Friday, January 2, 2015

For New Year's Day Meal... Gary's Cornbread... and Granny's Iron Skillet

New Year's Day Meal
Southern Style

Gary preparing to add some hot sauce
 to his black-eyed peas and turnip greens.

In the South we have a tradition of eating black-eyed peas,
a ham product, greens, and cornbread on New Year's Day.

But do you know why we do it?

According to Wikipedia,
"the tradition dates back to the Civil War, 
when Union troops, especially in areas targeted by General William Tecumseh Sherman,
 typically stripped the countryside of all stored food, crops, and livestock,
 and destroyed whatever they could not carry away.
 At that time, Northerners considered "field peas" 
and field corn suitable only for animal fodder,
 and did not steal or destroy these humble foods.

In the Southern United States, the peas are typically cooked 
with a pork product for flavoring 
(such as bacon, ham bones, fatback, or hog jowl), 
diced onion, and served with a hot chili sauce or a pepper-flavored vinegar.

The traditional meal also includes collardturnip, or mustard greens, and ham.
 The peas, since they swell when cooked, symbolize prosperity;
 the greens symbolize money;
 the pork, because pigs root forward when foraging, represents positive motion.
 Cornbread also often accompanies this meal."

Here's our cornbread...
made in Granny's iron skillet,
... and almost ready to take out of the oven...

Granny's skillet makes the best crispy crust!

Then for dessert,
the cornbread can be topped with a little butter
and some wonderfully delicious home-grown and home-made sorghum!
(In case you're unfamiliar with southern style sorghum,
my experience of watching it be made can be found HERE!)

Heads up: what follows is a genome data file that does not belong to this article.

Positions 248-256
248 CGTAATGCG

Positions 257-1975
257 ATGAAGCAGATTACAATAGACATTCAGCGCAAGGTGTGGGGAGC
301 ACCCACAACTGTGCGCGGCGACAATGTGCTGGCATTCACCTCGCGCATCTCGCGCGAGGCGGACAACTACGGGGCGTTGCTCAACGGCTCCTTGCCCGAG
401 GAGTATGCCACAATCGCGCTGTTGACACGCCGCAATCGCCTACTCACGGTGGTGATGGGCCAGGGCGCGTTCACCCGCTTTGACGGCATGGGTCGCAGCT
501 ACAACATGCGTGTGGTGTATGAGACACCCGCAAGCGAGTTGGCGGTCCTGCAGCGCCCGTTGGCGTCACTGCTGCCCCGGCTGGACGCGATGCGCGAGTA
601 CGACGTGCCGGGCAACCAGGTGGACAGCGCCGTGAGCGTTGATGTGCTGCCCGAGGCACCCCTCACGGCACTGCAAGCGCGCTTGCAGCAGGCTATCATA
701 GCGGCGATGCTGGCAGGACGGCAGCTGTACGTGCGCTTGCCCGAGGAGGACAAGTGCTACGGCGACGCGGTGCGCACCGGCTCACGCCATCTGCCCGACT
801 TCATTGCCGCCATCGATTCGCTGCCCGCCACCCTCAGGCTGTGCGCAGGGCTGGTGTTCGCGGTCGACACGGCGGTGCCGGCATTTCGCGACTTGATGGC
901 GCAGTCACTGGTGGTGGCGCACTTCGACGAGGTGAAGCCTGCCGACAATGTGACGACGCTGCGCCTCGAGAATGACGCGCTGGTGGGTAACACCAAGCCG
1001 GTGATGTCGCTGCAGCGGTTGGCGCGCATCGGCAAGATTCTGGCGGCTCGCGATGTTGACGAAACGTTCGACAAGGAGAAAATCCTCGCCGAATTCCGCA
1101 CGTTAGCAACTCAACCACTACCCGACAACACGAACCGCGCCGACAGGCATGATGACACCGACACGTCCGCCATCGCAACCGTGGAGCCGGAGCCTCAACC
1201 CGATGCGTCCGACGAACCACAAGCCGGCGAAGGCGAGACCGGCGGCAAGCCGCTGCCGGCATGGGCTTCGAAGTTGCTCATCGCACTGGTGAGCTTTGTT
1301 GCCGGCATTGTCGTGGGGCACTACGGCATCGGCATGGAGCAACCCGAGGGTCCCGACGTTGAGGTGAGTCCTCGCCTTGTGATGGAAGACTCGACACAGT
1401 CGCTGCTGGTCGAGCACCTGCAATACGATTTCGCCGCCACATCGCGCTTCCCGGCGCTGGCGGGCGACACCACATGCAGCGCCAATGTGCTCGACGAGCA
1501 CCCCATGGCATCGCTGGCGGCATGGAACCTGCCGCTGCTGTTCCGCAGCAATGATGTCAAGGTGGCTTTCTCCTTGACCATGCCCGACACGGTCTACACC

If you think it looks like there is something unusual in the cornbread,
you are right!
That was Gary's idea!
We often add unusual foods to our cornbread...
this time being diced black olives, whole kernel corn, and chopped jalopenos.

Wishing you and yours a 

My verse for this year is from the words of Saint Peter, who said,
"But grow in grace,
and in the knowledge of our Lord and Saviour Jesus Christ.
To Him be glory both now and forever.

My most recent Names of God on Rocks 
from Saint Peter can be found HERE!


Tracy B said...

Hello from Central Alabama... I found you blog on Missional Women website. Thank you for a great post. As a southern girl cook, We enjoyed our blackeye peas, turnip greens, pasta salad, and stepped out a little with parmesan chicken. I did not get around to making cornbread. I am so glad that I found your post, I look forward to following you in 2015. I wish you many smiles and blessings for you and your family in the new year.

Leovi Leovi said...

Delicious food that rich! Beautiful photos!

Hazel Moon said...

We must have been sort of in tradition as we had pinto beans, cornbread and chard and a salad.
You are a near neighbor at Spiritual Sundays.

Joy said...

Wonderful tradition and thanks for sharing the story behind the foods and the word of God!
God bless you more.

Margaret Adamson said...

Good traditions are wonderful and the food looked delicious. HAPPY NEW YEAR TO YOU and have a lovely weekend.

EG CameraGirl said...

I love cornbread but have never made it in a skillet. This is something I need to try!